" Strictly for the aging hippies who convinced themselves that Bob Dylan's Love And Theft was a masterpiece. My CD comes with a bonus DVD of Neil performing the songs solo on acoustic guitar; improbably, it's even more longwinded and boring, thanks to endless between-song narration."
From RollingStone.com a 4 Stars review in Issue #930 (September 4, 2003) by MILO MILES:
"Greendale uses a hippie dream of strong-willed folks' spontaneous redemption as a cover story for a compelling, ominous rendition of America after 9/11: There's paranoia on Main Street."
"The ten song plot line of Greendale, is sometimes inspiring, other times limp. Told through Youngís earnest voice and raw musicianship, Greendale holds a far chance of hitting Broadway. Tackling cliche' topics of: the environment, revolution, silence to the media, and other snippets of paranoia within todayís post 9-11 U.S. climate, the story is part high-school play, part political campaign. "
"Greendale is the best thing Young has produced since 1989's Freedom, and possibly the most ambitious work of his career. As an album, the songs work together beautifully. It stands up to repeated listens, and actually gets better the more you hear it. Will it get played on the radio? Probably not, but that's radio's loss."
From the Los Angeles Times (syndicated to Access Atlanta a review by Robert Hilburn:
"Against all odds, however, the man with the quivering voice and howling guitar is at his boldest and most personal in this wonderfully ambitious work. In 'Greendale' (in stores Tuesday), Young weaves the fictional story of a small-town family (the Greens) into a sort of 'state of the union' address that touches on Orwellian inroads on personal freedom, tabloid media and social apathy.
What Young says here is that little does change -- most people in Greendale just go through life, often responding to arbitrary twists and turns without leaving much of a mark. But Young clings to a relentless, John Lennon-like belief in the possibility of positive change. Thus, Grandpa's lingering optimism is picked up by his granddaughter, who becomes a warrior for the environment."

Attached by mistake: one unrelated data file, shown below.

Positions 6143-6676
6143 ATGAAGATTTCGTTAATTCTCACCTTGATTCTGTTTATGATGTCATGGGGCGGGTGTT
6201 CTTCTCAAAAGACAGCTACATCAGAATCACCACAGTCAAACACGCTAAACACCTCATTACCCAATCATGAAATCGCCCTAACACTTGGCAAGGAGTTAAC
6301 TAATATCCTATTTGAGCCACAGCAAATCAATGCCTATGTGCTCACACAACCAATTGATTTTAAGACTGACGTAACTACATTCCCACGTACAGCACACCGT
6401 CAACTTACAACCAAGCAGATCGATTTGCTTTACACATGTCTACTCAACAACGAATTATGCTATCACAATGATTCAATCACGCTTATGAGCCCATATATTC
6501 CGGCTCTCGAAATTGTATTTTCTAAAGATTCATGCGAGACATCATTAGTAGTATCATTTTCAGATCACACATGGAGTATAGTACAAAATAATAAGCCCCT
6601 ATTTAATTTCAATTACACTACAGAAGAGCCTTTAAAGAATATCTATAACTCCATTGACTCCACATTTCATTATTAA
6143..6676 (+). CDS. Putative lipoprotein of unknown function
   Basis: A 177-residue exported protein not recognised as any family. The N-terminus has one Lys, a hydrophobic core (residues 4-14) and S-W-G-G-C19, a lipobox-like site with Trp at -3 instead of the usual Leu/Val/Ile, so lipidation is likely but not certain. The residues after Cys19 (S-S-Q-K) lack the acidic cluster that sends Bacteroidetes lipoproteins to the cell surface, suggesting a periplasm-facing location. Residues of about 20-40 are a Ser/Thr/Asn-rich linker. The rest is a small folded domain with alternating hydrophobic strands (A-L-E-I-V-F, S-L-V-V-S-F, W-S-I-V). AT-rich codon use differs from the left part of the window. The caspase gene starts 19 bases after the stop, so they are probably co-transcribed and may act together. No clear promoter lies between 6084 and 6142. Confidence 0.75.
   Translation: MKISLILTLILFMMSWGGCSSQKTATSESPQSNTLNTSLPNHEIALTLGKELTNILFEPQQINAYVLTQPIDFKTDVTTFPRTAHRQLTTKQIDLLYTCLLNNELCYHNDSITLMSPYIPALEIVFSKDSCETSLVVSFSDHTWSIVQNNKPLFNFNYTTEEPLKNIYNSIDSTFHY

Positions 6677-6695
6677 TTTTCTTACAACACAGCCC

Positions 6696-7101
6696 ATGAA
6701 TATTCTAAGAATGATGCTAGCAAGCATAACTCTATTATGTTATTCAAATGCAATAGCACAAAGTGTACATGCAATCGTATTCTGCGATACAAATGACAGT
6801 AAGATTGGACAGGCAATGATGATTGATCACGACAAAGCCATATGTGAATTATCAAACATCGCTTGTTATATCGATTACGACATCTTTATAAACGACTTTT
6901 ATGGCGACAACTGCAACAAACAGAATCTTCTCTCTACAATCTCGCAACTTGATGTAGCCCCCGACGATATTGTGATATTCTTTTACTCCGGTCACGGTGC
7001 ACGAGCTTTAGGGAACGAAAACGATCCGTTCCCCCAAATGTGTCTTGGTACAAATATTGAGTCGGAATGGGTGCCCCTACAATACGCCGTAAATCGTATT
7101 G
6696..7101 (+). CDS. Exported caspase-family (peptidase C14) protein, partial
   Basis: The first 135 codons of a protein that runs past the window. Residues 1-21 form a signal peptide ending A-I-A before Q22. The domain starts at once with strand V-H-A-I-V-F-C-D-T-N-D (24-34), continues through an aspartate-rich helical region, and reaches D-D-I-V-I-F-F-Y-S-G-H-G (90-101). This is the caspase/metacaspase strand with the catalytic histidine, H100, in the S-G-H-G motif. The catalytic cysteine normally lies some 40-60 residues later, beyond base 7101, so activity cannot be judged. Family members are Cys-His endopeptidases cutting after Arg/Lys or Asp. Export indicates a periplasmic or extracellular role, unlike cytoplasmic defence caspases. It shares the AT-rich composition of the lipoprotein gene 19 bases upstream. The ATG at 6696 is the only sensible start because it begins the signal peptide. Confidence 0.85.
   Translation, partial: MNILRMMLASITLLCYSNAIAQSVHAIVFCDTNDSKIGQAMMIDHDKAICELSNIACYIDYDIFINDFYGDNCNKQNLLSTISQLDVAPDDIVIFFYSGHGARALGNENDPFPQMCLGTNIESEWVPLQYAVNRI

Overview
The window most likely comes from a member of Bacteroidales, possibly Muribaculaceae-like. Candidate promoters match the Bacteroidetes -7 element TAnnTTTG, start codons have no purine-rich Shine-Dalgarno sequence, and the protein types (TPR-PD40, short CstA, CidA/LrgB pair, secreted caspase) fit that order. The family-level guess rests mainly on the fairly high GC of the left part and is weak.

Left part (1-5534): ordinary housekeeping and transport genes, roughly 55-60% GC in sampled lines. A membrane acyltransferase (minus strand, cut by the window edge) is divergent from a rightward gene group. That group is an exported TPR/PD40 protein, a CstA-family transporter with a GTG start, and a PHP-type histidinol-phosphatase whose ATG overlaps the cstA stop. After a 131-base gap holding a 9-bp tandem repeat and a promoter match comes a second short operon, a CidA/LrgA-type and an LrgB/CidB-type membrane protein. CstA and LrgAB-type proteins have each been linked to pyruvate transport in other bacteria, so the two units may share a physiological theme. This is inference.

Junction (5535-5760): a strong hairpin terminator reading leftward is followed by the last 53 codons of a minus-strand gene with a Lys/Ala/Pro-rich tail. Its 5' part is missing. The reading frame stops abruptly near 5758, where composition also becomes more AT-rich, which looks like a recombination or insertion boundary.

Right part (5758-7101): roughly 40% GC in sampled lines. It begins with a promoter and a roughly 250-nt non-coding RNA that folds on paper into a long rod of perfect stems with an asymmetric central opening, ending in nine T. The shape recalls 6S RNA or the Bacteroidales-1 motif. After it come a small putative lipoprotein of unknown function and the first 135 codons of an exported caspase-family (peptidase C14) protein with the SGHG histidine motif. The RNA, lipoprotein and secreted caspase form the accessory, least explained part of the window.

An interesting article from The New York Times headlined "Have You Heard the New Neil Young Novel?" by Madison Smartt Bell. Bell puts forth the premise that the Greendale narrative intertwined with the music makes for a compelling read.
"Mr. Young has always been remarkable for his creative resilience, and
this time he really has done something new, rendering into this
combination of print and audio a novel that is surprisingly
sophisticated and satisfyingly complete.
He embeds the story line in musical arrangements sufficiently stripped
down to recall the idea of a Homeric bard accompanying himself on his
harp. The music supplies and modulates the tone of the work Mr.
Young's familiar chiaroscuro palette or sometimes goes a little
further to capture a lyrical feeling the words can't fully express: in
the description of Mr. Young's accompanying text, "you can't tell by
listening to the songs, you have to listen to the instrumentals to get
this." While the songs themselves dramatize the narrative's scenes,
the printed text handles exposition and summary transitions, in an
idiosyncratic manner that allows Mr. Young to speak directly to the
Bell concludes by summing up Greendale for the major achievement that it is for commenting on today's times.
"Mr. Young's not the first or last to notice that if our world is
significantly less free now than in the time of his youth, it's less
because of government than the inert momentum of the increasingly
monolothic media. "Greendale" makes a loud and clear protest against
the oppressive qualities of both not the recycling of antique hippie
platitudes that it might appear at second hand, but a message aptly
tooled for just these times. Here is an unusually vivid picture of
mass media's most sinister system of self-reference, flowing from
sitcom TV through reality to tabloid TV and back again. But what's
most refreshing is the successful use Mr. Young has made of artistic
freedom; with the multidimensional twists that bind his music to his
narrative, he's stitched the novel a whole new suit of clothes. "
Read more commentary on Neil Young's Greendale. The critical controversy both pro and con.
Read reviews of the live concert performances of Greendale in Europe, US, Canada, Asia (Hong Kong and Japan), and Australia on Greendale Concert Reviews page.
"You can make a difference if you really try." - Be The Rain